Making Trade Work for Women in East Africa

Search for Common Ground (Search), with funding from TradeMark East Africa (TMEA), implemented the “Making Trade Work for Women” project in the Democratic Republic of Congo (DRC). This project aimed to contribute to the greater inclusion of women in trade as one of the pathways to increased business competitiveness and increased trade in the East African Community.

To achieve these results, Search in collaboration with TMEA, targeted small-scale cross-border traders, members of Cross-border Trade Associations and Cooperatives (CBTAs), officials at border posts, and administrative authorities.


Peace Impact Framework

Outcomes of this project relate largely to Institutional Legitimacy (how institutions maintain trust from the people they are meant to serve), Investments (whether a society has the resources to support peace or conflict in the long term), Personal Agency (whether people believe they have the power to positively change their societies) and Violence (people’s personal and direct experience with violence) themes in the Peace Impact Framework.

Project start & end date

12/01/2020 - 12/01/2022


  1. Improved environment (policy/regulation/institutional reforms) facilitating women's trade in East Africa.
  2. Increased formalisation and value of goods traded by targeted women in East Africa.
  3. Improved prevention and response to gender-based violence and harassment by targeted women traders in East Africa.

Peace Impact Framework Pillars

  • Lived Experience
  • Aligned Measures
  • Expert Observations

Lived Experience


people from the community were consulted

Aligned Measures & Project Indicators


Institutional Legitimacy

35 % of the population who believe decision-making is inclusive and responsive.
68 % of the population that are satisfied with services they seek from authorities.
66 % respondents who changed their behavior and attitude towards customs officials
60 % respondents who attest that border officials have complied with policies and regulations compared to 12 months ago
60 % cross border traders who think that laws/regulations are correctly applied in the decision-making process by officials
35 % cross border traders who think that information on laws/regulations is available to cross border traders
80 % women cross border traders who feel they can report GBV with confidence
78 % cross border traders who report having heard of a resource centre or suggestion box
54 % cross border traders who think that the resource centre and suggestion box are effective in preventing or reporting violations of women's rights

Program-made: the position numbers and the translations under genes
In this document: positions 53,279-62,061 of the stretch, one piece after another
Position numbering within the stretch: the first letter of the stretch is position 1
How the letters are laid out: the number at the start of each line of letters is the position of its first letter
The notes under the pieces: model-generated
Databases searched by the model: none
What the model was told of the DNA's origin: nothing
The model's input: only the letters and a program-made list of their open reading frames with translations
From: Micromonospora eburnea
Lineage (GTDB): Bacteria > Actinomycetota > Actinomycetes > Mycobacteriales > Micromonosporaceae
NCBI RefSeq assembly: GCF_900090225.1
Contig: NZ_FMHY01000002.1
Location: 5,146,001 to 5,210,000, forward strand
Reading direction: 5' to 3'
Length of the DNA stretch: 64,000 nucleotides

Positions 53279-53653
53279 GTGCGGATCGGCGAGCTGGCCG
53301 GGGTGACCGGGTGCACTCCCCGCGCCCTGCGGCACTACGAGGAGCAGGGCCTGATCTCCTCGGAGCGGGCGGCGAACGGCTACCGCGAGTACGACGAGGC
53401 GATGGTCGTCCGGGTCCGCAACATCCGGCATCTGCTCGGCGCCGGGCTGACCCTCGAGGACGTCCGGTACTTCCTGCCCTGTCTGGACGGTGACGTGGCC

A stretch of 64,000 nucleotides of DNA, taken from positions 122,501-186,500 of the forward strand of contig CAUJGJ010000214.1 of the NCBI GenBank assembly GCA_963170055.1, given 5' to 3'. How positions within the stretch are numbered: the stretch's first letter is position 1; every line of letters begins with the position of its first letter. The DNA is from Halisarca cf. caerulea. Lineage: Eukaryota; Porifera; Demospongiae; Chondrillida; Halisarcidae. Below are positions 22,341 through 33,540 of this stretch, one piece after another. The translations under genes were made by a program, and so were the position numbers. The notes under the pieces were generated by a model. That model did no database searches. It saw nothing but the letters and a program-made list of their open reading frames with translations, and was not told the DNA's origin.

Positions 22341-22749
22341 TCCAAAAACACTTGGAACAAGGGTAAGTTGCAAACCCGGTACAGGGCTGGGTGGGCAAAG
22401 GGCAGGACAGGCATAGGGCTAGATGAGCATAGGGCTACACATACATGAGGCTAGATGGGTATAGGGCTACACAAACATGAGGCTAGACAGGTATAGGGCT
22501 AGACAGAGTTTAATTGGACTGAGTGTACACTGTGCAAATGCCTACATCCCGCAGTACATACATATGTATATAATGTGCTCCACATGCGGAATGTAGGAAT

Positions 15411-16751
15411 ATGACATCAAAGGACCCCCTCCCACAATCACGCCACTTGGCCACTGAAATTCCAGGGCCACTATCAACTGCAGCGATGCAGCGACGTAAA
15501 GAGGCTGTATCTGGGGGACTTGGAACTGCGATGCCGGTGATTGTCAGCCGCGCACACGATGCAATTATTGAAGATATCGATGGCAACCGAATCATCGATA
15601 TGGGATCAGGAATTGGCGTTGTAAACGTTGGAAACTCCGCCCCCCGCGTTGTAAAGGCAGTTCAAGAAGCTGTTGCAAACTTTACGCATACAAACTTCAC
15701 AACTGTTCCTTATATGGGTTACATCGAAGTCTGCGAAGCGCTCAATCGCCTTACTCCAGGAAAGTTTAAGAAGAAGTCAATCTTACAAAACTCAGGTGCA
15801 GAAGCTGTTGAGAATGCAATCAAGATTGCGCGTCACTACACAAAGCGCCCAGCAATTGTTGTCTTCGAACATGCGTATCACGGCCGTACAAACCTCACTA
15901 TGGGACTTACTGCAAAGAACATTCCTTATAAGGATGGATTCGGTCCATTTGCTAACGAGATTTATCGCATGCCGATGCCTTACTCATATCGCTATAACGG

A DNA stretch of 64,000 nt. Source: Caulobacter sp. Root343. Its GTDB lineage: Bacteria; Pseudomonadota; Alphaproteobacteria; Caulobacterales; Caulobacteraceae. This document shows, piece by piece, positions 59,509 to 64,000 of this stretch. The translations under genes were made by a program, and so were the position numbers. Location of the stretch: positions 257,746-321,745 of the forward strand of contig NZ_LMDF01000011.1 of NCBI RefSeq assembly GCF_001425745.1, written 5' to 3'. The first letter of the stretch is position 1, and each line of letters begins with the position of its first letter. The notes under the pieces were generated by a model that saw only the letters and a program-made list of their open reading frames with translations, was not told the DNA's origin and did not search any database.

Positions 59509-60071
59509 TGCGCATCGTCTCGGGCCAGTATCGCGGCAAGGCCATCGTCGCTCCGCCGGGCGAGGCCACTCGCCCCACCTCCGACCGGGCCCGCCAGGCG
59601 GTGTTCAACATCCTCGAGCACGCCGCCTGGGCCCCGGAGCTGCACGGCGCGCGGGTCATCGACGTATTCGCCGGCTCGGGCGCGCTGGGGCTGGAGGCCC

47 % surveyed cross border traders who report having received assistance or reparation when they were victims of GBV, rights abuse, harassment, conflict and others
68 % cross border traders satisfied with the assistance they received when using the resource centres


57 % targeted women traders who perceive a significant increase in their income
71 % women benefiting from opportunities in trade
75 % small traders who received funding for their small business

Personal Agency

81 % small traders who report an improvement in their social and economic autonomy
52 % respondents who believe they have sufficient knowledge to confidently defind their rights in the case of GBV or any other form of harrassment
61 % small traders who feel that the opportunities available are accessible


54 % cross border traders who said they felt safe
83 % reduction in GBV cases reported to resource centres
Indicates Aligned Measures

Expert Observations

Positive outcomes

The project contributed to improving the business environment for small traders by supporting 6 initiatives governing CBT and facilitating small traders in inter-country trade.

Unexpected outcomes


  1. The implementation of the one stop centre at the Kavimvira-Gatumba border post (Uvira) has had a positive impact on the reduction of cases of harassment.


  1. There is a need to broaden advocacy actions towards actors at the national level who have oversight over the provinces and cities.

Changes in the context that affected the outcome

The COVID-19 pandemic has disrupted trade, with Congolese buyers unable to go and check the quality of their orders, and cross border traders from other countries unable to cross and claim their payments. Losses for small traders were reported on both sides. On the positive side, it has enabled the implementation of the groupage system, which prevents cases of harassment for cross border traders.

Promising Practices

  1. The resource centres are a good approach to handling complaints and preventing cases of GBV & harassment.
  2. Organise activities that strengthen the dialogue between cross border traders and officials on the difficulties encountered.
  3. The intentionally inclusive selection of participants by including youth, adults, persons living with disabilities, etc. allows for coverage of beneficiaries that are ignored by other projects.


  1. For projects working in cross-border trade, it would be better to aim to reach both countries as beneficiary areas.
  2. Strengthen institutional support based on the mapping of actors.
  3. Search will need to reflect on an approach for close monitoring of the direct beneficiaries of the project, by organising regular monitoring visits to the implementation areas.

Lessons Learned

  1. Provide materials and financial support early enough to allow time for the team to identify and deal with the needs and skills required for the beneficiaries.

Key Statistics

  1. 81% of women are participating in formal trade.
  2. Implementation of the one-stop centre in Uvira and the groupage system in Kamanyola and Bukavu countered the hassles observed at customs and reinforced formalisation when crossing.
  3. The implementation of the Prime Minister's instruction to reduce taxes on raw products to zero when declaring or clearing customs was beneficial.